Playing music in the pines at Kowana Valley Folk School & Lodge

Banjo Player
Moon in June at Kowana Valley Ranch

Last weekend I wrote this blog post from a tent in the Sierra Nevada while I listened to two flutes playing outside the door. They swung through an old Irish jig called “Out on the Ocean.” From a camp to my right, a mandolin tinkled and plunked through a completely different tune: a hornpipe called Little Stack of Barley. In the distance, a beautiful cacophony of fiddles, whistles, and banjos careered from reel to reel. Pigeon on a Gate into Swinging on a Gate into Cooley’s.

I live in a rare and strange world where people play music together. It’s old music that’s been with the human culture for a very long time, mostly Irish, but some American Old Time, some French Canadian, some English Country tunes. We play for no other reason except to make each other happy. No money changes hands; we play freely.

We play as conversation, not performance. We communicate through notes spooling out from our instruments, conversing with three-four waltzes, two-four polkas, six-eight jigs, and of course, the four-four stampeding eighth notes of reels.

Late night session

People who play this kind of music seek each other out because we are few. We form community where we find it. The community I’m part of is lucky; we found a home for our summer camp at Kowana Valley Ranch, an exquisite piece of property in a long valley just below Yosemite. Every year a bunch of us convene for a weekend of camping, swimming, dancing, eating, and playing a torrent of music from dawn to dawn.

The hosts, Lynn and Richard Ferry, welcome us with flute, banjo, harmonica, and guitar. They play too, when they are not managing their land or their guest lodge. They are the two thumping hearts of this celebration, keeping it alive and giving it the deep soul that makes it the favored event of the year.

I can’t invite you to our music party (it’s private), but I can tell you about the Ferry’s lodge, where you should plan to spend some vacation time.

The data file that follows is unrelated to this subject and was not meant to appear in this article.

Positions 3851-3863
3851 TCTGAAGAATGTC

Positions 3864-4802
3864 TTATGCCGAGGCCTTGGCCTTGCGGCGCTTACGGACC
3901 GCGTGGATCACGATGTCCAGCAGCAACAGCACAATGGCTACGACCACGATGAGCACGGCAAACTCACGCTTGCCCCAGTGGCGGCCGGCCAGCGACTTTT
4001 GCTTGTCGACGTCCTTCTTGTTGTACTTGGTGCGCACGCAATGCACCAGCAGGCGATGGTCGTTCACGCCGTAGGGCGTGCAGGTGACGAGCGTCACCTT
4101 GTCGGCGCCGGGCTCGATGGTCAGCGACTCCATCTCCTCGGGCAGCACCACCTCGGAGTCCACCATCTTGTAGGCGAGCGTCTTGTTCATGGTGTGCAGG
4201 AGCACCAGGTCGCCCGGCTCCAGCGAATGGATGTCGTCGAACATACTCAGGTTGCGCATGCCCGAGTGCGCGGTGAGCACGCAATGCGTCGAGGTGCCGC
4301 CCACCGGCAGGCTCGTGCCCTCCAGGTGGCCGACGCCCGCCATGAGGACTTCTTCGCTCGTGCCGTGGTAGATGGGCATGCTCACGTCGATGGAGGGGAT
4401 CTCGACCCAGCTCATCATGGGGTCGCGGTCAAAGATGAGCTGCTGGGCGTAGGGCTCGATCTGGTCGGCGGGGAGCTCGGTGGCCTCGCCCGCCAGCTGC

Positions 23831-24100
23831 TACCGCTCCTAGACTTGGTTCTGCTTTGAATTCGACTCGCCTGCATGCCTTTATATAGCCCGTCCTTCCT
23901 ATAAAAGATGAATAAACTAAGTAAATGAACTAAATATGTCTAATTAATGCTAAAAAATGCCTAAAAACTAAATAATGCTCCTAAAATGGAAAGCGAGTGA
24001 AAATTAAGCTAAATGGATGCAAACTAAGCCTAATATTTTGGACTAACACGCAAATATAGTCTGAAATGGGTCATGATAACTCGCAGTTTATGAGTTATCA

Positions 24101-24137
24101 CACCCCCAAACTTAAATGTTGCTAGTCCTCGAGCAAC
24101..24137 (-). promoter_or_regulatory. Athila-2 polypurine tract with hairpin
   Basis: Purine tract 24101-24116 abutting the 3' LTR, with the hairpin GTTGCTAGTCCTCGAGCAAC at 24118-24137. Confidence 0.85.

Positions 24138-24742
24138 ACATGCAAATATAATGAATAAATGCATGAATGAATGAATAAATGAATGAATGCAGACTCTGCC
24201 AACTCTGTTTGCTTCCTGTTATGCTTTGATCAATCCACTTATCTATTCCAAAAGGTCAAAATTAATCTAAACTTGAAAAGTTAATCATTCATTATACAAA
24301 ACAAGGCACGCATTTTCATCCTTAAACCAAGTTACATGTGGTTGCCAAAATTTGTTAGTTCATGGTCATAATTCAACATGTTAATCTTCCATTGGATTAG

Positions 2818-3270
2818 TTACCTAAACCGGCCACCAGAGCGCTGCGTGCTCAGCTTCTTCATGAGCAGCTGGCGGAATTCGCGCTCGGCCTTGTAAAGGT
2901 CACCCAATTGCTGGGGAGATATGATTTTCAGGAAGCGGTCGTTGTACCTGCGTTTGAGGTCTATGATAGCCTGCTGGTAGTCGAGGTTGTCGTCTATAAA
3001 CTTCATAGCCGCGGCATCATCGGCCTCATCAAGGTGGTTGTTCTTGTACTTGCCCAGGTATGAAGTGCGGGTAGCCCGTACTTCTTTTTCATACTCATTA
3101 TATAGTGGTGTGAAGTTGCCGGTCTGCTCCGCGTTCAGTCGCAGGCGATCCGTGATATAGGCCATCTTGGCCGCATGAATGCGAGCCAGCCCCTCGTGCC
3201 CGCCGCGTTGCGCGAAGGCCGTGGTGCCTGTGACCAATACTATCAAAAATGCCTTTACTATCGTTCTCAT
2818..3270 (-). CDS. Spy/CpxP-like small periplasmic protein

The lodge is set at the head of a long valley, where little Bull Creek runs fitfully (sometimes it’s partly dry during summer) through willows and pines. To get there, you drive into the middle of nowhere, take a right, and wind down 5 miles of dusty, unpaved road. Once there, you’re off grid. Your devices have no place to connect, and become the door stops you wish they were. You will have to get your kicks from the flashing of birds, the sparkle of dragonflies, and the moon as it rises over the mountains. You can hike in deep forests or lounge beside a cold mountain swimming hole. Glorious nothingness can fill your days.

You can rent out rooms, bunks, or the whole shebang for large parties and getaways. If you play trad music, they might just break out their instruments and share some tunes with you.

Here’s the link to their ranch: Tell them hi from Maggie. And if you don’t know what trad music is, ask them to share a couple cds with you while you are there.

Perhaps you’ll be inspired to take up an instrument and learn to play (they have music workshops at the lodge). More people should play this old music, making all the hills and valleys across the land ring with people’s music. Not only the Irish, but Old Time, Cape Breton, Cajun; people’s music, stuff that’s not been predigested by a computer and corporate for our consumption, but real tunes that have traveled miles through space and time and arrive in our ears as raw as the day the earth was new.


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